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Evolving with skin stronger than bone

  1. May 10, 2015 #1
    Is it possible for an organism to evolve with skin stronger than bone? theoretically? As in, a humanoid only instead of strong bones, it has strong skin? Would that make sense biologically?

    Thank you for any aid!
  2. jcsd
  3. May 10, 2015 #2
    I don't know about a humanoid, but this is part of the survival strategy of many insects. It's called an exoskeleton.
  4. May 10, 2015 #3
    Technically though is not the exoskeleton a skeleton? Just its on the outside rather than inside?
  5. May 10, 2015 #4
    Yes, and it serves as their skin. This is what you were, asking no? Whether an organism can evolve with a strong skin to support its form rather than an internal skeleton?
  6. May 10, 2015 #5
    Aye I suppose, when I say skin i was thinking of like human skin, I was wondering if something would have human skin with similiar properties to skin, e.g. a rubbery/elastic healing substance that has higher tensile strength/pressure resistance than bone.

    Like would it be possible for a persons endoskeleton to evolve softer than their skin, which would be comparatively harder to bone? Would said entity injure itself upon moving because would its skin, if stronger than bone and muslce rip those tendons and what not on movement?

    Sorry for weird question, just something I was thinking of.
  7. May 10, 2015 #6
    I'm not sure it is possible to have any material that is softer than skin and harder than bone. This is like saying it is more dense than steel but less dense than water.
  8. May 10, 2015 #7
    So if humans constantly physically evolved and a byproduct of that was their skin was tougher, eventually would bones have to grow to support the toughness of the skin?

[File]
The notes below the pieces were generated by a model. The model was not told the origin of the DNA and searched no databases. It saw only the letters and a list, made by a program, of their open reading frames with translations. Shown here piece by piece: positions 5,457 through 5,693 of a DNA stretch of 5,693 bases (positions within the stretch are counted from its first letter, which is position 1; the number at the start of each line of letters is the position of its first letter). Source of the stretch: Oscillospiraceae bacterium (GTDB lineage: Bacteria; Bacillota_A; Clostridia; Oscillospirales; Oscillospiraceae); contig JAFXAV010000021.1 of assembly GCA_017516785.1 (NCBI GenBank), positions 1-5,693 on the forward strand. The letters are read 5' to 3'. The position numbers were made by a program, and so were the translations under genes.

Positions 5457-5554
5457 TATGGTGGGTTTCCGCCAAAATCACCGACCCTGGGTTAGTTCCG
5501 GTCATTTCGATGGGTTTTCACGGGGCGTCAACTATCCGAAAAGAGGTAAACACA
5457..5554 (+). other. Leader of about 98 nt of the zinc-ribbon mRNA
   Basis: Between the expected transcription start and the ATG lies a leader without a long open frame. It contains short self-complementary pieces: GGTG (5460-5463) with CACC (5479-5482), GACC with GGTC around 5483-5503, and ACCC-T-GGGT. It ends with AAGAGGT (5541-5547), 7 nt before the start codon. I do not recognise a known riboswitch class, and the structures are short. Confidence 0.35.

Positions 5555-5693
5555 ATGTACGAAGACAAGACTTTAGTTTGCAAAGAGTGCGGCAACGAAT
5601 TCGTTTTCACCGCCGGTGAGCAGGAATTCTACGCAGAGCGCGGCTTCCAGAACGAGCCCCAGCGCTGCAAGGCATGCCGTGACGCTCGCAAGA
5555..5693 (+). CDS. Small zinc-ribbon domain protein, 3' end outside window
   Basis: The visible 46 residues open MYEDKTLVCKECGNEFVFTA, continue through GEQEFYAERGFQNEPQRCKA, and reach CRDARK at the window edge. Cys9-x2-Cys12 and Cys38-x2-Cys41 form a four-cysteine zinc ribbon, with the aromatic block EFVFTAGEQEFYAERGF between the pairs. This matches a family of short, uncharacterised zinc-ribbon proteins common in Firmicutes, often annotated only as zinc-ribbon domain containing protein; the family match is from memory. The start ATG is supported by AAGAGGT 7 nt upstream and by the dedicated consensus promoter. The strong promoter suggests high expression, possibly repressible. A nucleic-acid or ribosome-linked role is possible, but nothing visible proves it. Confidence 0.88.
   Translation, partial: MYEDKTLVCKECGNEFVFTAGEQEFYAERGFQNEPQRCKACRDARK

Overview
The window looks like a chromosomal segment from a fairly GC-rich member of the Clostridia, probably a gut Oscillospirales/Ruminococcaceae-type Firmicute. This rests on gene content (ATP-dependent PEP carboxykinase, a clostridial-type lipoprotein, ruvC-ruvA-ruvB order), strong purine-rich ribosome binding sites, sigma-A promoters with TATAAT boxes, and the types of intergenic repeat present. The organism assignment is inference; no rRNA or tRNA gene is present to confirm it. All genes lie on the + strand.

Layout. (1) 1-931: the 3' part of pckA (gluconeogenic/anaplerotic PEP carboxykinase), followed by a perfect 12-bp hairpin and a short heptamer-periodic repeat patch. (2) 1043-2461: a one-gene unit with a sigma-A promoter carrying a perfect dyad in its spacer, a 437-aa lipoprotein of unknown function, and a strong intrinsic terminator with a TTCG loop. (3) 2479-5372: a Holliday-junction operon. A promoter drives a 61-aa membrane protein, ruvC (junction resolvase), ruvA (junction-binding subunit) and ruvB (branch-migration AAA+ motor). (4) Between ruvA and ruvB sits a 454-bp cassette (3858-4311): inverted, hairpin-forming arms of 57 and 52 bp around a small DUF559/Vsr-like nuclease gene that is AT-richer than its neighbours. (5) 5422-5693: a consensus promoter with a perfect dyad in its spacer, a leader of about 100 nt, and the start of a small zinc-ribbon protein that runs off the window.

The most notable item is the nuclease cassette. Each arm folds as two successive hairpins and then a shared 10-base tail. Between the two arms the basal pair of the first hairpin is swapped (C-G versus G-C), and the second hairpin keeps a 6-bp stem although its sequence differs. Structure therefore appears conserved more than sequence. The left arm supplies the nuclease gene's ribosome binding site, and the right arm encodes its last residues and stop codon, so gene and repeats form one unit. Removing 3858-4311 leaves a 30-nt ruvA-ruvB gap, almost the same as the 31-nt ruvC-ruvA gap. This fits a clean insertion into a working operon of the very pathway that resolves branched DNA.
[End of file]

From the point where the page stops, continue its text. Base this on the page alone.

9. May 10, 2015 #8
    I don't know. It depends on the requirements of their environments. I don't see evolving tougher skin as practical, as it would limit mobility.

    Pick up a copy of Campbell's "Biology" if you would like to explore the topic more seriously.
  10. May 10, 2015 #9
    Thanks Crador, may well do that and thank you again for your aid.
  11. May 10, 2015 #10


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    Staff: Mentor

    Well, just look at turtles, armadillos, and other similar animals. It certainly appears that this could happen given the right circumstances. I'm not sure the skin would retain all the properties you're asking about, as the it would need to resist deformation enough to support the person's wait. It's hard to make good load bearing structures out of material that has high elasticity.

    Evolution isn't going to evolve a species who injure themselves just by moving, so no, that's not going to happen. (At least, not by natural selection)
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